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How Can America Wake Up From Its Post-9/11 Nightmare?

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by Medea Benjamin and Nicolas J.S. Davie

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Looking back on it now, the 1990s were an age of innocence for America. The Cold War was over and our leaders promised us a "peace dividend." There was no TSA to make us take off our shoes at airports (how many bombs have they found in those billions of shoes?). The government could not tap a U.S. phone or read private emails without a warrant from a judge. And the national debt was only $5 trillion -- compared with over $28 trillion today.

We have been told that the criminal attacks of September 11, 2001 "changed everything." But what really changed everything was the U.S. government's disastrous response to them.

That response was not preordained or inevitable, but the result of decisions and choices made by politicians, bureaucrats and generals who fueled and exploited our fears, unleashed wars of reprehensible vengeance and built a secretive security state, all thinly disguised behind Orwellian myths of American greatness.

Most Americans believe in democracy and many regard the United States as a democratic country. But the U.S. response to 9/11 laid bare the extent to which American leaders are willing to manipulate the public into accepting illegal wars, torture, the Guantanamo gulag and sweeping civil rights abuses -- activities that undermine the very meaning of democracy.

Former Nuremberg prosecutor Ben Ferencz said in a speech in 2011 that "a democracy can only work if its people are being told the truth." But America's leaders exploited the public's fears in the wake of 9/11 to justify wars that have killed and maimed millions of people who had nothing to do with those crimes. Ferencz compared this to the actions of the German leaders he prosecuted at Nuremberg, who also justified their invasions of other countries as "preemptive first strikes."

"You cannot run a country as Hitler did, feeding them a pack of lies to frighten them that they're being threatened, so it's justified to kill people you don't even know," Ferencz continued. "It's not logical, it's not decent, it's not moral, and it's not helpful. When an unmanned bomber from a secret American airfield fires rockets into a little Pakistani or Afghan village and thereby kills or maims unknown numbers of innocent people, what is the effect of that? Every victim will hate America forever and will be willing to die killing as many Americans as possible. Where there is no court of justice, wild vengeance is the alternative."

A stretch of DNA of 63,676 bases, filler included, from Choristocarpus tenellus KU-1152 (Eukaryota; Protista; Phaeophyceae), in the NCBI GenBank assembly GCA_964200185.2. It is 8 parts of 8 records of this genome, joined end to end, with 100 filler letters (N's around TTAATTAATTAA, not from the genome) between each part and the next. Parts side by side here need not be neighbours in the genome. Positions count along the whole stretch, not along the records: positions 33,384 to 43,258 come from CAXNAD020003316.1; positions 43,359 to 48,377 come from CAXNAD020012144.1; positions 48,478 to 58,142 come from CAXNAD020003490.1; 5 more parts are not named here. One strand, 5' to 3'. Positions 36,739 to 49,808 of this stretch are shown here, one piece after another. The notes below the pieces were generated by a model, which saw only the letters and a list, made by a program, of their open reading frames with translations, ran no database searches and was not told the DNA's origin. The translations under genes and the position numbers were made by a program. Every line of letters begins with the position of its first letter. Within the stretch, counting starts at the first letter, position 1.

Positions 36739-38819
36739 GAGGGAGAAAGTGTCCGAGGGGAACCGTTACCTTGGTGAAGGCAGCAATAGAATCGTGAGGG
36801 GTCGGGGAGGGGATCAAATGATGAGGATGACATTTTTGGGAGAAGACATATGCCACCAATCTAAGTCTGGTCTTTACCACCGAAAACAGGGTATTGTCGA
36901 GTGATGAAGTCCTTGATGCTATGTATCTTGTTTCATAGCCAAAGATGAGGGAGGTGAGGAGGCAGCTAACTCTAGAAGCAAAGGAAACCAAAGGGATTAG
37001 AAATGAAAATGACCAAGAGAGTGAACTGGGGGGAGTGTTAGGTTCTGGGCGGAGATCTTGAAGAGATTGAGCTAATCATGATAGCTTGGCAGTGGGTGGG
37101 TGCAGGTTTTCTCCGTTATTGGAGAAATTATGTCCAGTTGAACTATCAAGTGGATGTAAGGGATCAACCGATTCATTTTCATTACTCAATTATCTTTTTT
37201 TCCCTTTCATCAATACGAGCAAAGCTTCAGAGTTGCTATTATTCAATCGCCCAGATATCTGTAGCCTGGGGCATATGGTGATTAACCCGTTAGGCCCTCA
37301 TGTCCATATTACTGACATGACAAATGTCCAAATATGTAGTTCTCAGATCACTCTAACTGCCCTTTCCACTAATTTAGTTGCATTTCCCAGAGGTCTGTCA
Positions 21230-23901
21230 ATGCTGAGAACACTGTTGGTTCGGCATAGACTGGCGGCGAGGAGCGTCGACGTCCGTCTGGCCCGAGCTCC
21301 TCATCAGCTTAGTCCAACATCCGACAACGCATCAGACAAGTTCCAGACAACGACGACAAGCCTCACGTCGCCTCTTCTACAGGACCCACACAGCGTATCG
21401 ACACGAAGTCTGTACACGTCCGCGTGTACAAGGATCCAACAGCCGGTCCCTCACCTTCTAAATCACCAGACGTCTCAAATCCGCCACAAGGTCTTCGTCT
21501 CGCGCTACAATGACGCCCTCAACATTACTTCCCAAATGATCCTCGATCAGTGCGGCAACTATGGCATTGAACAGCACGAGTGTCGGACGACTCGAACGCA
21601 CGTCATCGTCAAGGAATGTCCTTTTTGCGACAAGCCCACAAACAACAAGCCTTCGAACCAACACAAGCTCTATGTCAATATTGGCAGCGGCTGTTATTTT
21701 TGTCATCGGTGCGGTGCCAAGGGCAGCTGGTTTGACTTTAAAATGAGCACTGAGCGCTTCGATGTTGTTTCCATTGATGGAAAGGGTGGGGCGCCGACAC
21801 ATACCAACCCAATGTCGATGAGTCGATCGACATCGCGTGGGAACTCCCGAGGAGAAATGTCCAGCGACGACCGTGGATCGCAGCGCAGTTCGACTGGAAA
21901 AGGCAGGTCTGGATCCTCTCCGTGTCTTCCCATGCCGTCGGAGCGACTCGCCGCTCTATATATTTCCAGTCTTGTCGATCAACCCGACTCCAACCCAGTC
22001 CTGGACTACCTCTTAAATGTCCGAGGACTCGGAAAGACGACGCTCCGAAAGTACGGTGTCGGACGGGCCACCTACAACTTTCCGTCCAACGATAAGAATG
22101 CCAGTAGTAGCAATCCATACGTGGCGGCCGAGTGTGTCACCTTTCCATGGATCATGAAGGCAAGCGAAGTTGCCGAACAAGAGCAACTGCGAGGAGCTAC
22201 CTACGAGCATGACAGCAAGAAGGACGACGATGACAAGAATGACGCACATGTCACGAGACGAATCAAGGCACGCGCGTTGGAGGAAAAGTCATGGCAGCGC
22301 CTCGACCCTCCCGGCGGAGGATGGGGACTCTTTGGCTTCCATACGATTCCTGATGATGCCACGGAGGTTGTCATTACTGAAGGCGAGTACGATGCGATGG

Even the commander of U.S. forces in Afghanistan, General Stanley McChrystal, talked about "insurgent math," conjecturing that, for every innocent person killed, the U.S. created 10 new enemies. And thus the so-called Global War on Terror fueled a global explosion of terrorism and armed resistance that will not end unless and until the United States ends the state terrorism that provokes and fuels it.

By opportunistically exploiting 9/11 to attack countries that had nothing to do with it, like Iraq, Somalia, Libya, Syria and Yemen, the United States vastly expanded the destructive strategy it used in the 1980s to destabilize Afghanistan, which spawned the Taliban and Al Qaeda in the first place.

In Libya and Syria, only 10 years after 9/11, U.S. leaders betrayed every American who lost a loved one on September 11th by recruiting and arming Al Qaeda-led militants to overthrow two of the most secular governments in the Middle East, plunging both countries into years of intractable violence and fueling radicalization throughout the region.

The U.S. response to 9/11 was corrupted by a toxic soup of revenge, imperialist ambitions, war profiteering, systematic brainwashing and sheer stupidity. The only Republican Senator who voted against the war on Iraq, Lincoln Chafee, later wrote, "Helping a rogue president start an unnecessary war should be a career-ending lapse of judgment."

But it wasn't. Very few of the 263 Republicans or the 110 Democrats who voted for the Iraq war in 2002 paid any political price for their complicity in international aggression, which the judges at Nuremberg explicitly called "the supreme international crime." One of them now sits at the apex of power in the White House.

Trump and Biden's withdrawal and implicit acceptance of the U.S. defeat in Afghanistan could serve as an important step toward ending the violence and chaos their predecessors unleashed after the September 11th attack. But the current debate over next year's military budget makes it clear that our deluded leaders are still dodging the obvious lessons of 20 years of war.

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Medea Benjamin is the cofounder of Global Exchange and CODEPINK: Women for Peace and author of Kingdom of the Unjust: Behind the US-Saudi Connection. 

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